Amid Russian military buildup at Ukraine border, US CIA director meets with Russia’s security chief in Moscow

International News

MOSCOW (AP/WNCN) — A top Russian security official met the visiting chief of the Central Intelligence Agency on Tuesday, a rare encounter amid tensions between Moscow and Washington.

Nikolai Patrushev, the powerful secretary of the Kremlin’s Security Council, met CIA Director William Burns in Moscow to discuss U.S.-Russian relations, Patrushev’s office said in a statement without providing any details.

Ties between the two countries have badly frayed over Russia’s interference with U.S. elections and 2014 annexation of Ukraine’s Crimean Peninsula, its support for a separatist insurgency in eastern Ukraine, hacking attacks and other irritants.

On Monday, Politico reported that satellite images show that Russia is massing military hardware and troops on the border with Ukraine.

Politico showed satellite images from Maxar Technologies showing the increase in armored units and other support equipment near Yelnya, Russia, which is about 40 miles from the border with Ukraine.

The significant hardware includes tanks, artillery, and ground troops, the website reported.

Jane’s Defence reported Monday that the Russian 4th Tank Division is now near the Ukraine northern border around the Russian towns of Kursk and Bryansk.

The massive military moves add to major Russian buildups in the same areas in the spring.

Also Monday, Russian President Vladimir Putin emphasized the need to strengthen the country’s air defenses amid NATO’s military activities near Russia’s borders.

Speaking during a meeting with military officials and arms makers in the southern Russian city of Sochi, Putin specificially noted the deployment of NATO’s U.S.-led missile defense components in Eastern Europe and increasingly frequent missions by NATO ships near Russian waters in the Baltic and Black Seas.

“Even now, a U.S. warship has entered the Black Sea, and we can see it in binoculars or crosshairs of our defense systems,” he said in an apparent reference to the deployment of the U.S. destroyer USS Porter, which sailed into the Black Sea over the weekend and is to be joined this week by USS Mount Whitney, the flagship of the U.S. 6th Fleet.

U.S. President Joe Biden and Putin held a June summit in Geneva in an attempt to make relations between their nations more stable and predictable.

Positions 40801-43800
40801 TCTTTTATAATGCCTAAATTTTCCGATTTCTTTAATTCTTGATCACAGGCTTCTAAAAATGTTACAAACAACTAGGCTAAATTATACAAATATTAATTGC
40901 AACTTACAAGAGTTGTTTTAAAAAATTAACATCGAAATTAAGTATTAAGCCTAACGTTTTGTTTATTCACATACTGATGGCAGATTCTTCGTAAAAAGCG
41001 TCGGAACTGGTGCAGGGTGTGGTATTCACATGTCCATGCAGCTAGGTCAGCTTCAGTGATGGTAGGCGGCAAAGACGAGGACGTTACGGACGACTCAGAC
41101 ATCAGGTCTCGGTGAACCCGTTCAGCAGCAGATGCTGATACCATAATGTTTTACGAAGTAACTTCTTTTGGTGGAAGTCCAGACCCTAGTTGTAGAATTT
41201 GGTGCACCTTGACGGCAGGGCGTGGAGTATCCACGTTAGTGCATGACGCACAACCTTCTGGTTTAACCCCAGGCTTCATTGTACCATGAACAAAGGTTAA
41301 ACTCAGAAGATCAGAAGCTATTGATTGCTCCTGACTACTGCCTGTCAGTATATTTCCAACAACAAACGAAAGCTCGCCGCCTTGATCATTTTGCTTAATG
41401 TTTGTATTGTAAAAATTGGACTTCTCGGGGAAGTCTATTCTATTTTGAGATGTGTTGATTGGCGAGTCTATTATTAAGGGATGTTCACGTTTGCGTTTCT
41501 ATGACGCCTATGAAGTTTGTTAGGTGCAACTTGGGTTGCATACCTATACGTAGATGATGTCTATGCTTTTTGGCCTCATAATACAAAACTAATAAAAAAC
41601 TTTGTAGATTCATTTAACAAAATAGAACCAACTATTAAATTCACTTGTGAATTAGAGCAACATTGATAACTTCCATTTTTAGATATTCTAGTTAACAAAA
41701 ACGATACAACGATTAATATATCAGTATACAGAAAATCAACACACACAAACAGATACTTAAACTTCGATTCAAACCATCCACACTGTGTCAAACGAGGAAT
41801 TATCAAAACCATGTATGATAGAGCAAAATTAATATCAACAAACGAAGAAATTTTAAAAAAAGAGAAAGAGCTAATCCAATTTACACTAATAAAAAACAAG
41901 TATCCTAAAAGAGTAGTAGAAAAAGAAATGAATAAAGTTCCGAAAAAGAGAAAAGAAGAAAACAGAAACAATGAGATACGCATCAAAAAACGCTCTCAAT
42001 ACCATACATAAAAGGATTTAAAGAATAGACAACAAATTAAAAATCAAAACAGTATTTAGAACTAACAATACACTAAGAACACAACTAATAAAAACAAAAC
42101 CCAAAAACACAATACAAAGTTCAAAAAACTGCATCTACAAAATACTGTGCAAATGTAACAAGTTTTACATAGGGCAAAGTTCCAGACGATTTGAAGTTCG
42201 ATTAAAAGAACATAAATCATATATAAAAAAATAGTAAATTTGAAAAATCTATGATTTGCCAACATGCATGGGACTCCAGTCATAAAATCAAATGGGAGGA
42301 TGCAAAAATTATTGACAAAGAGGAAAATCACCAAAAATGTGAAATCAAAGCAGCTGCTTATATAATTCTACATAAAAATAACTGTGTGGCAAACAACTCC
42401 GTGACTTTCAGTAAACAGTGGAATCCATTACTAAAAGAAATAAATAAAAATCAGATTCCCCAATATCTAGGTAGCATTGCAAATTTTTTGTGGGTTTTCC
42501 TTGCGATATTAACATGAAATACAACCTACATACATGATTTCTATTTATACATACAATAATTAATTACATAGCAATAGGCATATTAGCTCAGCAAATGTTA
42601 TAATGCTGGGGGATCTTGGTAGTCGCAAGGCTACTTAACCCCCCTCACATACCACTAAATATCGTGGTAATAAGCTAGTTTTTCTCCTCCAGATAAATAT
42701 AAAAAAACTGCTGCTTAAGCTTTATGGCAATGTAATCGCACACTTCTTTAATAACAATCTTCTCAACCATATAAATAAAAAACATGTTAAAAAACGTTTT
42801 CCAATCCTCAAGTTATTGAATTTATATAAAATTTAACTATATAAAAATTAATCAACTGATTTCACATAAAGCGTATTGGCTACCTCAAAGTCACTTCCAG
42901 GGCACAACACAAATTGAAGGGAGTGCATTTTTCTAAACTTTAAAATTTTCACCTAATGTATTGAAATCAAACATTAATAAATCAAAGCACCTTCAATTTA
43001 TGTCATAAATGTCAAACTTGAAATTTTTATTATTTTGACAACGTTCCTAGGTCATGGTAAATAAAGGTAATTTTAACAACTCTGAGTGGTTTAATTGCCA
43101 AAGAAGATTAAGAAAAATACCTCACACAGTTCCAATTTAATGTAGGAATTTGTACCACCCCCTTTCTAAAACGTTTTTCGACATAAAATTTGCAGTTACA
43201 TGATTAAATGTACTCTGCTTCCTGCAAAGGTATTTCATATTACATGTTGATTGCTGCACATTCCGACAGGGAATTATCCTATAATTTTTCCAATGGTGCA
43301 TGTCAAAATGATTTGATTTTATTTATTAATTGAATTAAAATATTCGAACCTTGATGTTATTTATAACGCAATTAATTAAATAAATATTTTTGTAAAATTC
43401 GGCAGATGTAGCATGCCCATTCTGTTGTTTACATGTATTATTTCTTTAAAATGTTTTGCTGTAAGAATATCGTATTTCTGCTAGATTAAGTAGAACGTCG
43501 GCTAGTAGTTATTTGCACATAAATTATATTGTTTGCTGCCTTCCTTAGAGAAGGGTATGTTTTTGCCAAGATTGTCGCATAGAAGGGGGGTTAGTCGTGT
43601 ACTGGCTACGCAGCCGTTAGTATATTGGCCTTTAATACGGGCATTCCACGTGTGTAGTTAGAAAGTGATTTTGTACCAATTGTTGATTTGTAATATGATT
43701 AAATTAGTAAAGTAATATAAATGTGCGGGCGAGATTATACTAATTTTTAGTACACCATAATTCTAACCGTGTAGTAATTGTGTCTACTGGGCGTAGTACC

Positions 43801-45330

They agreed to launch consultations on arms control and cybersecurity while noting areas of continued disagreement.

Speaking last month, Putin described relations with Washington as “quite constructive” and said he personally has developed “working, stable relations” with Biden. The Russian leader voiced hope that mutual interests would eventually help normalize U.S.-Russia ties.

Patrushev, a longtime close associate of Putin’s, is considered one of Russia’s most influential officials.

Speaking at an online panel Tuesday, Russian Deputy Foreign Minister Sergei Ryabkov noted that U.S.-Russian relations are more troubled now than they were even at the height of the Cold War and called for quick moves to reduce tensions.

He particularly hailed arms control consultations that followed the Geneva summit and voiced hope they could achieve progress.

Ryabkov lamented the U.S. Embassy’s decision to stop issuing non-immigrant visas to Russians and encouraged Washington to send additional consular staff to resume normal operations.

Russia and the U.S. exchanged several rounds of diplomat expulsions and took other steps restricting the activities of their respective diplomatic missions amid growing tensions over the past years.

As part of trading diplomatic blows, Russia banned the U.S. Embassy from hiring local residents. The embassy has said the move forced it to reduce its consular staff by 75% and cut most U.S. citizen services as well as non-immigrant visa processing for non-diplomatic travel.

A senior U.S. official told reporters last month that the U.S. Embassy in Moscow has shrunk from about 1,200 in 2017 to approximately 120, a dramatic reduction.

The official, who spoke on condition of anonymity due to the sensitivity of the subject, said the personnel shortage made it difficult to continue with anything other than a caretaker presence at the embassy, adding that the Russian government is aware of that and progress must be made soon.


AP Diplomatic Writer Matthew Lee in Washington contributed to this report.

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